- Configuration management plan. This plan describes how changes to the project will be handled and who is on the configuration management team, as well as who has the authority to sign off on solutions. The document may also include information about the configuration management tools and techniques to be used.
- Status report. This report is prepared for high level management. It does not have to contain a great deal of granular detail, rather, it is an overview. Is the project on time? Is it on budget? That sort of thing. However, be sure to highlight any challenges they should be made aware of.
- Issue log. This document records issues that arise during the lifecycle of the project. It communicates the issues to the team and should be reviewed regularly to ensure the issues are being resolved in a timely manner.
- Test plan. This document outlines the testing strategies and procedures that will be used to ensure that the project’s deliverables meet their specified requirements.
- System Design Document. This document is required for every project. It is a high-level description of why this document has been created. It should include detailed descriptions of the architecture and system components.
- Security Policy. This document explains the type and level of security measures that will be used to protect the project’s informational technology resources.
- Scope Statement. This document defines the scope of the project including the deliverables so that team members and stakeholders will all be on the same page. It also clarifies any exclusions or limitations of the project.
- Quality Checklist. This document provides a checklist to help ensure the quality of the project. It is a way to evaluate the quality of the project’s deliverables.
- Performance Report. It is the job of the project manager to keep stakeholders briefed about the progress of the project. It may cover topics such as work accomplished so far, current challenges and issues that have been resolved.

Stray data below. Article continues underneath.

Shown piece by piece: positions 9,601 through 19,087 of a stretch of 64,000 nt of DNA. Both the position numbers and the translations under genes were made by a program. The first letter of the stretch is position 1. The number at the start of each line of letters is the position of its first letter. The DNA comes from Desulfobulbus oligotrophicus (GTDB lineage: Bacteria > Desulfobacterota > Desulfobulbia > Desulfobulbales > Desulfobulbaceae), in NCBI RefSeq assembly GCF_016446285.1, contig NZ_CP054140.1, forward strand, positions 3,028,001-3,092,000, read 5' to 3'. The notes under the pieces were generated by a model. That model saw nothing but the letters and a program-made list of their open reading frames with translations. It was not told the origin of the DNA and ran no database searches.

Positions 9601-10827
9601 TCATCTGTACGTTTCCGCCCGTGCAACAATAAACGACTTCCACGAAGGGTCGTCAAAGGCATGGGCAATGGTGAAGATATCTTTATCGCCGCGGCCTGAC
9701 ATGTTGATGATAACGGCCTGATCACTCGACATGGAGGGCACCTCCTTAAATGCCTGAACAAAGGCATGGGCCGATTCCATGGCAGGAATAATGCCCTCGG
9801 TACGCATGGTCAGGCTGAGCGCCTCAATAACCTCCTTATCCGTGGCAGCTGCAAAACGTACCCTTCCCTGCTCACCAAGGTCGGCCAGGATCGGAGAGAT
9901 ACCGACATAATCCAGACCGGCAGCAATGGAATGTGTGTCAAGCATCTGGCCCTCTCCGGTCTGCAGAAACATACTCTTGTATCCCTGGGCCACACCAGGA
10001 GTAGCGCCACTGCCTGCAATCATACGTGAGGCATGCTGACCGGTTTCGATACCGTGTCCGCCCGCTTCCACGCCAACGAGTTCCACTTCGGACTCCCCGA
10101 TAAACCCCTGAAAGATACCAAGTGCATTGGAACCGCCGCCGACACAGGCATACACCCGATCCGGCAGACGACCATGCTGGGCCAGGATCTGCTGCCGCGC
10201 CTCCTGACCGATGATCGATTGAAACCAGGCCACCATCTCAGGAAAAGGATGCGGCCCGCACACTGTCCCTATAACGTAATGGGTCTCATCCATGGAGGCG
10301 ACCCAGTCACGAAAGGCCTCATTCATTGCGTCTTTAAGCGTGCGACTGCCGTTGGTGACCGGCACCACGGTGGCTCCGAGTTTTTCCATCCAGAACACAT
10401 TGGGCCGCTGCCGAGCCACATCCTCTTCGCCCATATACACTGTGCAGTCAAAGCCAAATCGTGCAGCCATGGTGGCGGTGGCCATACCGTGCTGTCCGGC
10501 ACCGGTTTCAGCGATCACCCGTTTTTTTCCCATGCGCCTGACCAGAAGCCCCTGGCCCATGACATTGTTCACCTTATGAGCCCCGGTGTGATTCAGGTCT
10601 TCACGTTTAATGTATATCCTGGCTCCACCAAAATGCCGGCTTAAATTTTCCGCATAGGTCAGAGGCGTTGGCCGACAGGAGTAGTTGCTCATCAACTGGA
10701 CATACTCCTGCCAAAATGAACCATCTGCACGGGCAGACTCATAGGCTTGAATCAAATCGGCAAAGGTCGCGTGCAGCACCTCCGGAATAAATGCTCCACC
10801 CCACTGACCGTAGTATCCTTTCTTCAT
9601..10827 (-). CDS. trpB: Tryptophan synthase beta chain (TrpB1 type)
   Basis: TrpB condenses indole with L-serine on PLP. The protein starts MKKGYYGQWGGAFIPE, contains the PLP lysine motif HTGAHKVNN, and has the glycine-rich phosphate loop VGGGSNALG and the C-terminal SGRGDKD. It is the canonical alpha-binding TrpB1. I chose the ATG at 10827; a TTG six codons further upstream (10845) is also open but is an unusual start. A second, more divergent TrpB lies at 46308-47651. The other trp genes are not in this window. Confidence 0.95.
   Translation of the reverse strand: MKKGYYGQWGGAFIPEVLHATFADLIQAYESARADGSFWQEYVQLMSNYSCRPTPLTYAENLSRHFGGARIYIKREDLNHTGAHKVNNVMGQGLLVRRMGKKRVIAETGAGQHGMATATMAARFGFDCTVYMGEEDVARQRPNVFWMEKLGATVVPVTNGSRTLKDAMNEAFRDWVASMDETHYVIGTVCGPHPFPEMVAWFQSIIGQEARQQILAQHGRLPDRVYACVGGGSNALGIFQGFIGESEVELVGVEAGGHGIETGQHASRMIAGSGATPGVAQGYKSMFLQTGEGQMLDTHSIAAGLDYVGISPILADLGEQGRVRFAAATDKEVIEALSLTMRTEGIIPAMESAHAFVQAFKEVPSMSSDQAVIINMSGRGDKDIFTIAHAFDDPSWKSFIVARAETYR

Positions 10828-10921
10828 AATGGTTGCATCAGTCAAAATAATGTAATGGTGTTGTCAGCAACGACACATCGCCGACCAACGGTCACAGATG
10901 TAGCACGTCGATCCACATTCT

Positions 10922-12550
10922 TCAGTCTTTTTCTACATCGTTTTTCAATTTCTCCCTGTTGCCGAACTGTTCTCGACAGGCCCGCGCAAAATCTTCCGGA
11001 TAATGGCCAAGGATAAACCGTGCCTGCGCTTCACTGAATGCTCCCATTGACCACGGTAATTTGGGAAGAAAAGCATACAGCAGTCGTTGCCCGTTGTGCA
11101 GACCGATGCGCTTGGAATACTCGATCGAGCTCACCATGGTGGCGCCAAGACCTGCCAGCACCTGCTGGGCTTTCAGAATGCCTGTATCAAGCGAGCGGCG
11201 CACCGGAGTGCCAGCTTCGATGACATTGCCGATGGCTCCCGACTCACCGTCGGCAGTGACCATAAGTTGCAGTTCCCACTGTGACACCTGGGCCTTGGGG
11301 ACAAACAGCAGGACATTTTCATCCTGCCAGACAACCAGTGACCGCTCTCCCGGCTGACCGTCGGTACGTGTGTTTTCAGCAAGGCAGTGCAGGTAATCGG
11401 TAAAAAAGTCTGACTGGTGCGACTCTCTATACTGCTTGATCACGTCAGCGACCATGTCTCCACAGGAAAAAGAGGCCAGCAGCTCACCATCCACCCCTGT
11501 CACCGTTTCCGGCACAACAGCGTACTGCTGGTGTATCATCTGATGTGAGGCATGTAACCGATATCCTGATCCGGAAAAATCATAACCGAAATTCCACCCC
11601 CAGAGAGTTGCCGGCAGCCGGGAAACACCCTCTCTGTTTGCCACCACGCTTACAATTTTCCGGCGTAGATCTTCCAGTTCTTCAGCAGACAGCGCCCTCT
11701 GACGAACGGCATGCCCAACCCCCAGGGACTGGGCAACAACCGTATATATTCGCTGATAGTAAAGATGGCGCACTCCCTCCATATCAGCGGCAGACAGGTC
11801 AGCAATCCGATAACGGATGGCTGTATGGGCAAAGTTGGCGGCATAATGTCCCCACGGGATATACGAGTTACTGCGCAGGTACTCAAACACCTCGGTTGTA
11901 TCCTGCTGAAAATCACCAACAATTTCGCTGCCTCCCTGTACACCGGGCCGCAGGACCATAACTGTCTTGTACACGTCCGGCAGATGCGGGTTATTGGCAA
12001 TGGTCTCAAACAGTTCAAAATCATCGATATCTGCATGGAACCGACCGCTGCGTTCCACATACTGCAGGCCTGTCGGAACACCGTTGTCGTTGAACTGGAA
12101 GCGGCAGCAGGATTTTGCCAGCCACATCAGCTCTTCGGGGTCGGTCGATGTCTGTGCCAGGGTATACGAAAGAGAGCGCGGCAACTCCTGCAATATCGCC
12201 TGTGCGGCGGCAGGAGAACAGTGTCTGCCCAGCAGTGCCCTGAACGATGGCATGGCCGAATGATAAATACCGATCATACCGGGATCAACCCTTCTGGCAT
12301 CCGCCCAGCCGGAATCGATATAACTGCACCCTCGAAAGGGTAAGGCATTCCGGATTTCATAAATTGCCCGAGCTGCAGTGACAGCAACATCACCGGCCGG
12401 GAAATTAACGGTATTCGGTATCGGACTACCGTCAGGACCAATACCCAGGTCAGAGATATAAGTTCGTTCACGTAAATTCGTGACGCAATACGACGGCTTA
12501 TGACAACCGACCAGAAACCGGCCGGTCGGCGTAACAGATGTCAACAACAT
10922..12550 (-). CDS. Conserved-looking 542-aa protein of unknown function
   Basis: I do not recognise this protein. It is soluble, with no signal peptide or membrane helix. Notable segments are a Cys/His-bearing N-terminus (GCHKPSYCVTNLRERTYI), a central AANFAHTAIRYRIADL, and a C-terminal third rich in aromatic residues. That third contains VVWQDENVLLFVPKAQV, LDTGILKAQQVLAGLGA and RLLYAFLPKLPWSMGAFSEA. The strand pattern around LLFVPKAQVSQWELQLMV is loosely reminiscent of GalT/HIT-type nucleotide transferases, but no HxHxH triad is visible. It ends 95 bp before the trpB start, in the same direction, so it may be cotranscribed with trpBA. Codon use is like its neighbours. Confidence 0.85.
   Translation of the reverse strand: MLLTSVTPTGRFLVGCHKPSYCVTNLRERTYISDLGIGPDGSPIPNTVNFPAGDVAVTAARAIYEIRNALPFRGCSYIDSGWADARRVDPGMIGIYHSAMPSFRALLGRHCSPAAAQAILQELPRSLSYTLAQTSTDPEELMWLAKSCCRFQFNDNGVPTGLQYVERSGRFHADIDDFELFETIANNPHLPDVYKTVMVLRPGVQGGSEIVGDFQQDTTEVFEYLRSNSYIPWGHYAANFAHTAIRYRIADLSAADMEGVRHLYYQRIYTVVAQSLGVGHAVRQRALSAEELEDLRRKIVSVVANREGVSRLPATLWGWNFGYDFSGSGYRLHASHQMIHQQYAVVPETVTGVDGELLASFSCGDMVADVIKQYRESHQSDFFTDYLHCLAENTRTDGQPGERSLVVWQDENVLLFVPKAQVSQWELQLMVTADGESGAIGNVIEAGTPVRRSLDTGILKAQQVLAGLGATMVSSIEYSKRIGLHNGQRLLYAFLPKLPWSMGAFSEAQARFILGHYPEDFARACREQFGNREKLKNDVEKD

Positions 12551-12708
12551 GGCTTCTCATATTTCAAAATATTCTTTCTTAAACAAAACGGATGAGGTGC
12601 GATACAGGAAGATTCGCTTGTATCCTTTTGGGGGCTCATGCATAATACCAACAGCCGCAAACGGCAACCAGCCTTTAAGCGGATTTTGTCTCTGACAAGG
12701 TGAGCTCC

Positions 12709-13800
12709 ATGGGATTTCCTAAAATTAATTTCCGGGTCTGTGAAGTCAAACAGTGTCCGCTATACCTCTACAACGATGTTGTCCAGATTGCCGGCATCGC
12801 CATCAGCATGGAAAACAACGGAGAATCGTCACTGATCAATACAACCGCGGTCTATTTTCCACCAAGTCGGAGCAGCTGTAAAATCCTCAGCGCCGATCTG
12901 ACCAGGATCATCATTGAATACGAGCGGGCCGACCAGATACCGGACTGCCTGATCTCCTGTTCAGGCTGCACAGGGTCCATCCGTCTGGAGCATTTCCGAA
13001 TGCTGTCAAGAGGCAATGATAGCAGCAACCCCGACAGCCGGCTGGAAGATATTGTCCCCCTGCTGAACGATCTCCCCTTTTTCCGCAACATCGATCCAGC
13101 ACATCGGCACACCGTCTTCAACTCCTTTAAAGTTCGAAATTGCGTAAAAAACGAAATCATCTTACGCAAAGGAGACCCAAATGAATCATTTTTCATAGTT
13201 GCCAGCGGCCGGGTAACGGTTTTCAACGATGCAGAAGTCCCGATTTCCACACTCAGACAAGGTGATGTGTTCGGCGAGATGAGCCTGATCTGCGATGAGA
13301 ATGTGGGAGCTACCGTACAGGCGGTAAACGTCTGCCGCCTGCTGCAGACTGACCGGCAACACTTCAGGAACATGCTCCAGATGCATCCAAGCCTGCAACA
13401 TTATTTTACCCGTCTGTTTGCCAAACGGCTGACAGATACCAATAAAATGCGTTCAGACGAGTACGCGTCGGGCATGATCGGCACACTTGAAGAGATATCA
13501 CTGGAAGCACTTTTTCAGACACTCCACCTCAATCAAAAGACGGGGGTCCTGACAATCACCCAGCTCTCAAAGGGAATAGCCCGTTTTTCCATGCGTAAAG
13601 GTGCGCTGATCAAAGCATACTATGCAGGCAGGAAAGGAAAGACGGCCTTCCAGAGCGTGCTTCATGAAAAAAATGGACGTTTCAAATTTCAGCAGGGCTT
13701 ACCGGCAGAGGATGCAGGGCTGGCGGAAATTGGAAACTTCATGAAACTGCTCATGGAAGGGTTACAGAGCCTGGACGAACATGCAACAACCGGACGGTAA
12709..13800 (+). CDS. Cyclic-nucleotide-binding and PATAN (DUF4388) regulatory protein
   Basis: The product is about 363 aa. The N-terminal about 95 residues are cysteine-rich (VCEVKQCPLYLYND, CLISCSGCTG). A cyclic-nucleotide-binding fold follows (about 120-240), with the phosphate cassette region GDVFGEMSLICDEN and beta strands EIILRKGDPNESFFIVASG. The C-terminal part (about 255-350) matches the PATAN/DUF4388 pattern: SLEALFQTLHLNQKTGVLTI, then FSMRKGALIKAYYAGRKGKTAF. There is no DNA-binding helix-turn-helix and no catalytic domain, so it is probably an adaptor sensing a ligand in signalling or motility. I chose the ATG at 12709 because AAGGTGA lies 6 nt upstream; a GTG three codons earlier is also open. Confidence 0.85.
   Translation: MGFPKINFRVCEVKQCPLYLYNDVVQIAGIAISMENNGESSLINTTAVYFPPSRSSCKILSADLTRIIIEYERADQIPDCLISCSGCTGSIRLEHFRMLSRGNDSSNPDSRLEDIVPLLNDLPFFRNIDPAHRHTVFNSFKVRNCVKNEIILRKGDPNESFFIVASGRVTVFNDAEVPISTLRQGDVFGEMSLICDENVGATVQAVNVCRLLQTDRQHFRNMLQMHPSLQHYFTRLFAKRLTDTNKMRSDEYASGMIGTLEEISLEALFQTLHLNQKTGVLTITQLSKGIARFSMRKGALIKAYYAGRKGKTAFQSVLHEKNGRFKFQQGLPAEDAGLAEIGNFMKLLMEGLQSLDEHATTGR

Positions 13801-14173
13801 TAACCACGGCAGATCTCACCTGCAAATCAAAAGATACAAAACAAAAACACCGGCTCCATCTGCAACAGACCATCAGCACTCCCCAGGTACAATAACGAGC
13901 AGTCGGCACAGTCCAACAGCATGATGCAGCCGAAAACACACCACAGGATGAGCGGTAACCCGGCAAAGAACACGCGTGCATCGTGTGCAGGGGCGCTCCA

- Milestone List. This document outlines the major milestones and key events that will occur during the project. It is a good way to determine if your project is on schedule. And it is a useful way to reflect progress for team members and stakeholders.
- Quality Metrics. This document defines the specific metrics that will be used to measure the quality of the work performed within the project.
- IT Charging Policy. This document specifies how charges within the project will be calculated.
- Issues Identification and Tracking Document. This document allows the manager and team members to capture any issues that may come up during the project. The manager can then assign staff to deal with the issues and track the progress to resolution.
- Change Request Form. Changes take place during the course of every project. Using a standard form for each change helps to make the process more uniform and manageable.
- Change log. This document is used by the project team to log and track changes made to the project, including the date, description, and impact of each change. This log should be updated as new changes are added.
- Business Process Document. This document outlines the business processes and procedures that will be used to support the project.
- Basis of Estimate. Estimating cost is an important component of any project. Therefore, the more detail the better, as well as any known constraints which apply to costs.
- Assumption log. The project and team manager use this document to list and track the assumptions made about the project. This includes any risks or uncertainties. It is used to supplement the risk register but should never be used in place of it.
- Assessment document. This document captures all aspects of an assessment of a project. It helps to outline the results of an assessment or evaluation of a project, including any recommendations or suggestions for improvement.
- Activity list. This is an itemized list to plan each activity of your project for better results. Use short descriptions for each item and include who is assigned to it. Things run more smoothly when everyone knows what they are responsible for.
- Activity cost estimates. This document will help you determine your project’s actual costs.
- IT strategy. This document outlines the overall IT strategy for the project, including the technologies and approaches that will be used to support the project.